Researchers at Stanford University are going to present a paper at the Annual Conference of the International Communication Association in Fukuoka, Japan, in June, titled 'Touching a Mechanical Body: Tactile Contact With Intimate Parts of a Human-Shaped Robot is Physiologically Arousing.'
The authors set out to discover whether groping an automaton in what we could call its "private area" would make people uncomfortable. It did.
Volunteers were filmed while interacting with a cute NAO robot, a human-like droid manufactured by French firm Aldebaran Robotics.
The talking robots asked the subjects to touch various parts of its body, in what was ostensibly a rehearsal of an anatomy 101 class. Everything went smoothly until the ribald bot requested to be patted on the butt.
When this happened, sensors on the subjects' skin detected an increase in their physiological arousal — i.e. excitement, not strictly sexual in its nature.
Similar results were detected with other parts of the (robo)body, like the pelvic area or the inner thigh. The researchers also noted that the time of response to the robot's commands became longer when the designated to-touch area was one that people traditionally consider private.
Joke if you must, but this study is a major breakthrough in understanding robot UX design. https://t.co/mCUbdszluE— Annalee Newitz (@Annaleen) April 5, 2016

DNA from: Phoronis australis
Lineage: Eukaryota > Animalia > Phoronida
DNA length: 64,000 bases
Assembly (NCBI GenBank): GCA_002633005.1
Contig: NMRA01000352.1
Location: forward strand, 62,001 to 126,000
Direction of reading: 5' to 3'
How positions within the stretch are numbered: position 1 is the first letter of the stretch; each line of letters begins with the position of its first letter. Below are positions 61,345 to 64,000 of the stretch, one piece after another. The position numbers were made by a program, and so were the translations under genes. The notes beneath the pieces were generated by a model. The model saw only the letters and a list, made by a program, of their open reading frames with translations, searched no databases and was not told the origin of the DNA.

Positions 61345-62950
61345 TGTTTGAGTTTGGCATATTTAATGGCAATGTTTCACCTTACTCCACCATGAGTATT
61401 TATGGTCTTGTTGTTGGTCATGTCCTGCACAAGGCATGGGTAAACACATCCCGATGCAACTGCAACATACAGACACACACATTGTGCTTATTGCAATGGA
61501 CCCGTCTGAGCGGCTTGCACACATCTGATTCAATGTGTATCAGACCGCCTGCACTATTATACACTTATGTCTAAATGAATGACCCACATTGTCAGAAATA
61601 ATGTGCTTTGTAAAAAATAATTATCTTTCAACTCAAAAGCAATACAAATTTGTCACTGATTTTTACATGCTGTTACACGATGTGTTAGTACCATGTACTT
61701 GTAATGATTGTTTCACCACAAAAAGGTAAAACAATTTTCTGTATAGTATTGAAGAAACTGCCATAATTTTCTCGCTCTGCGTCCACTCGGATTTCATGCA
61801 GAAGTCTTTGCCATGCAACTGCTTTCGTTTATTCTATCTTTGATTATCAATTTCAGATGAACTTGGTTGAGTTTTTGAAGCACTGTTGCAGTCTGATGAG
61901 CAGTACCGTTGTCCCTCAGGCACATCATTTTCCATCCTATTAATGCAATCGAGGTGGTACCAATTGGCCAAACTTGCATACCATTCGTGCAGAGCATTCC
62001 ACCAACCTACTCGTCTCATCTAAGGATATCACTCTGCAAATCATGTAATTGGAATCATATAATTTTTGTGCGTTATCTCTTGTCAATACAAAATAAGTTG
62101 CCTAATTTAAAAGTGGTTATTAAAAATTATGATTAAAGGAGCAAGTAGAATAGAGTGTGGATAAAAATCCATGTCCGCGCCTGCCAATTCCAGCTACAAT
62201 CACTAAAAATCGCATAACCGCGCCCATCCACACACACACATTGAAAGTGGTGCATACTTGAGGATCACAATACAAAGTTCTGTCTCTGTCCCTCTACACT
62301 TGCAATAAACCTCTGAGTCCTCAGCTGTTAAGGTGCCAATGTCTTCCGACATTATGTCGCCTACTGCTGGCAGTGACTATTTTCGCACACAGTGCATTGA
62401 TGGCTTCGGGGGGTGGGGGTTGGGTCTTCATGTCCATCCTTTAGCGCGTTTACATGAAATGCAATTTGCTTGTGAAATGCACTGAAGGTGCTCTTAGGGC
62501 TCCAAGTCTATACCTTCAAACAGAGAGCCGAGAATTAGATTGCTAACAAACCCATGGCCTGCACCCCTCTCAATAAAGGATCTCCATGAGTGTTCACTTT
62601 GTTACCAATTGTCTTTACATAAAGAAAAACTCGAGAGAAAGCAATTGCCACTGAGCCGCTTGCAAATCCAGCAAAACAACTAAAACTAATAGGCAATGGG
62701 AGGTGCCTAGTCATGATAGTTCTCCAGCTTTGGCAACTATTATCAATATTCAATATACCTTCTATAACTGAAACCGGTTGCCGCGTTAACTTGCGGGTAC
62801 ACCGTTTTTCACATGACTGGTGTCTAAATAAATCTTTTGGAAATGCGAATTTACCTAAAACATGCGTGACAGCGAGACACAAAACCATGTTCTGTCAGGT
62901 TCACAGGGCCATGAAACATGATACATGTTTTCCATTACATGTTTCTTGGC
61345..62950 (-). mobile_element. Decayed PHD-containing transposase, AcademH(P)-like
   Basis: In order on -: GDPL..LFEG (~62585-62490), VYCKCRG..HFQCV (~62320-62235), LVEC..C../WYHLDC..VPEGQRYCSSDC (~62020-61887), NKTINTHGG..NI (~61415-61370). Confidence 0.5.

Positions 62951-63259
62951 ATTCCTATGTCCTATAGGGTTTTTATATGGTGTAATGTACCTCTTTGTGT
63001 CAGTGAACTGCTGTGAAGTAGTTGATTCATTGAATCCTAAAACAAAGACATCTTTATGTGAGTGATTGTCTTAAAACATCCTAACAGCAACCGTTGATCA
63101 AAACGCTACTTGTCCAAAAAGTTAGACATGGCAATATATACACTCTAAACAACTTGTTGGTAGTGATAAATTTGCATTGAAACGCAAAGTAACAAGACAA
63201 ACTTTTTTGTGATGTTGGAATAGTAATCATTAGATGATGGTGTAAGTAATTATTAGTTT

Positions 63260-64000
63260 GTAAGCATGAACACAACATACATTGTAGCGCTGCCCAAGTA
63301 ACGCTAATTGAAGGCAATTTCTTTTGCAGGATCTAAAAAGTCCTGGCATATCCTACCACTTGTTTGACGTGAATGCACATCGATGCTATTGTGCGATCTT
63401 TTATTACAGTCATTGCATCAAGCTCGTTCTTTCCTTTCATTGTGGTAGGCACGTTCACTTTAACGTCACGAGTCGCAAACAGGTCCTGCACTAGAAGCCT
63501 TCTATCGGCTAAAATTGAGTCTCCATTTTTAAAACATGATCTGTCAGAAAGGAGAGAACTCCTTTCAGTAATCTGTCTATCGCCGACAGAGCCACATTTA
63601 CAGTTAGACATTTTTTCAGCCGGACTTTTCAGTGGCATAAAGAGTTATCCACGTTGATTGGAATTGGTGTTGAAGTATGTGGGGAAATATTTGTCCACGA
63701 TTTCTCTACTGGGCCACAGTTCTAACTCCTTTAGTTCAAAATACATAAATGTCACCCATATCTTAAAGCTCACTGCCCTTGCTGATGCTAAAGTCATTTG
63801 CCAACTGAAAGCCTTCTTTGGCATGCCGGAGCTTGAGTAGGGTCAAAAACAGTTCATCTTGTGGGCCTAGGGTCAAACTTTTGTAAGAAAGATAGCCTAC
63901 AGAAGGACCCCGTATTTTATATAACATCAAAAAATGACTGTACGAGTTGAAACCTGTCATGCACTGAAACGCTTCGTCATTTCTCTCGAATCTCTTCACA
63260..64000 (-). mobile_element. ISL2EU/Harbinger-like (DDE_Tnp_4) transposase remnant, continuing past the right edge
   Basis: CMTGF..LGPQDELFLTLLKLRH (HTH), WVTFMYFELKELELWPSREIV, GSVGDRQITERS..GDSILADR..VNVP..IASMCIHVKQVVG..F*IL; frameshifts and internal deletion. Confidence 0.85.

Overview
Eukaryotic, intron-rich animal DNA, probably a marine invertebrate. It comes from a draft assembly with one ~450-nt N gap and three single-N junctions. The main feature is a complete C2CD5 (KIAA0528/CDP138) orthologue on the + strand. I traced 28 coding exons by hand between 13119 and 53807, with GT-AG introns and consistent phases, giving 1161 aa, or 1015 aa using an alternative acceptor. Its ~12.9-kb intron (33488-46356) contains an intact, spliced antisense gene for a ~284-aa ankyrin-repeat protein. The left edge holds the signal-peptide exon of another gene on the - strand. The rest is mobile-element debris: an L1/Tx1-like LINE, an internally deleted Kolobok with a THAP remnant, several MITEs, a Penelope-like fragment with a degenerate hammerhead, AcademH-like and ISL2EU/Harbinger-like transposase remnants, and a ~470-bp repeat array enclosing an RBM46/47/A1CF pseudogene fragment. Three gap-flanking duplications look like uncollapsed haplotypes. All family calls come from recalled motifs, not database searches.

So, what does this teach us? On a simple plane, that humans are easily gullible. We know that robots are not people and that there is no such thing as robotic private parts, but the simple fact that a machine's structure resembles the human body makes us fret.
"People are not inherently built to differentiate between technology and humans. Consequently, primitive responses in human physiology to cues like movement, language and social intent can be elicited by robots just as they would by real people," the paper reads.
Beyond that, the experiment could be used to understand where it is better to position buttons, touchscreens and other tactile interfaces on future robots. If we are to ever start using robots in retail, hospitality and emergency — as many companies are intending to — we should probably avoid installing their interface on their groin, unless our aim is making people uncomfortable. Hands, for instance, would be safer choices.
The paper also suggests that making robots less anthropomorphic would probably solve the matter once and for all.
"Developers could also be aware that when those norms are violated (for example, a robot that has a humanoid form and that gives social cues like speech and gesture asks the person to touch it in an area that people don't usually touch robots), people may feel uncomfortable about it, so it may be necessary to design around that."